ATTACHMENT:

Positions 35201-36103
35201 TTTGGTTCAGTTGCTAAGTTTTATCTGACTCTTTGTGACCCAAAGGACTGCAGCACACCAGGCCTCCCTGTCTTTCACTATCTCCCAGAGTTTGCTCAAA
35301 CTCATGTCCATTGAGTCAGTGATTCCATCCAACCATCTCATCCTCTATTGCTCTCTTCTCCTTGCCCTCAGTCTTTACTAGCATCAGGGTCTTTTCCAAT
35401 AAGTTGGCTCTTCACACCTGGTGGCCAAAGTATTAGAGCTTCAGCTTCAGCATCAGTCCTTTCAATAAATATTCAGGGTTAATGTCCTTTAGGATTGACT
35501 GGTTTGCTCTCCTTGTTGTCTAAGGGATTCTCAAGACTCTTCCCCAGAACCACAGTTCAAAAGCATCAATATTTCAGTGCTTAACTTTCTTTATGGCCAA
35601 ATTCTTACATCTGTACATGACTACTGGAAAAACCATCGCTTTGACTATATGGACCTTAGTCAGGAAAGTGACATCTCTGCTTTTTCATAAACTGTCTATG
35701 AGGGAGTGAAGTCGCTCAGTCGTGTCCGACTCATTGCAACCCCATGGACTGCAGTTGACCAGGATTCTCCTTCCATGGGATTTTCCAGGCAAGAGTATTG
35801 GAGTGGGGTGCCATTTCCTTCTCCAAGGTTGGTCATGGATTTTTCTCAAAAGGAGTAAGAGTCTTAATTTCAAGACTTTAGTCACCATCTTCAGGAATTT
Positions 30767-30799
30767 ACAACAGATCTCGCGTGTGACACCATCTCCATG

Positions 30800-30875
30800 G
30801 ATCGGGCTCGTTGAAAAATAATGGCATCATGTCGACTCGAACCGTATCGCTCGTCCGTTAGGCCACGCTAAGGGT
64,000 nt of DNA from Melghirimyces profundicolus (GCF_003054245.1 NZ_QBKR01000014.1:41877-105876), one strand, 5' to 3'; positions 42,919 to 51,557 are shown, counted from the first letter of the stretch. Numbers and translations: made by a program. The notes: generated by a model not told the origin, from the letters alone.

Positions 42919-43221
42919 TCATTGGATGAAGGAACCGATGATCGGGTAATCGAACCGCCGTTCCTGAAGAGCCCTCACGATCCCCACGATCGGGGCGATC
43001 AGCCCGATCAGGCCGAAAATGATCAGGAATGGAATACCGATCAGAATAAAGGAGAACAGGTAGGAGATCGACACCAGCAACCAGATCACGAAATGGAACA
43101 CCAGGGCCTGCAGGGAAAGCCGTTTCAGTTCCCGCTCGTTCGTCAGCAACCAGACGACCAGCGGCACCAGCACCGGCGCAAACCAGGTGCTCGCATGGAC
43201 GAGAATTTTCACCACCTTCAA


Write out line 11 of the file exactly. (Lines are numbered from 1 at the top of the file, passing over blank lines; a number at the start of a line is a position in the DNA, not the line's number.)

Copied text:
Positions 30800-30875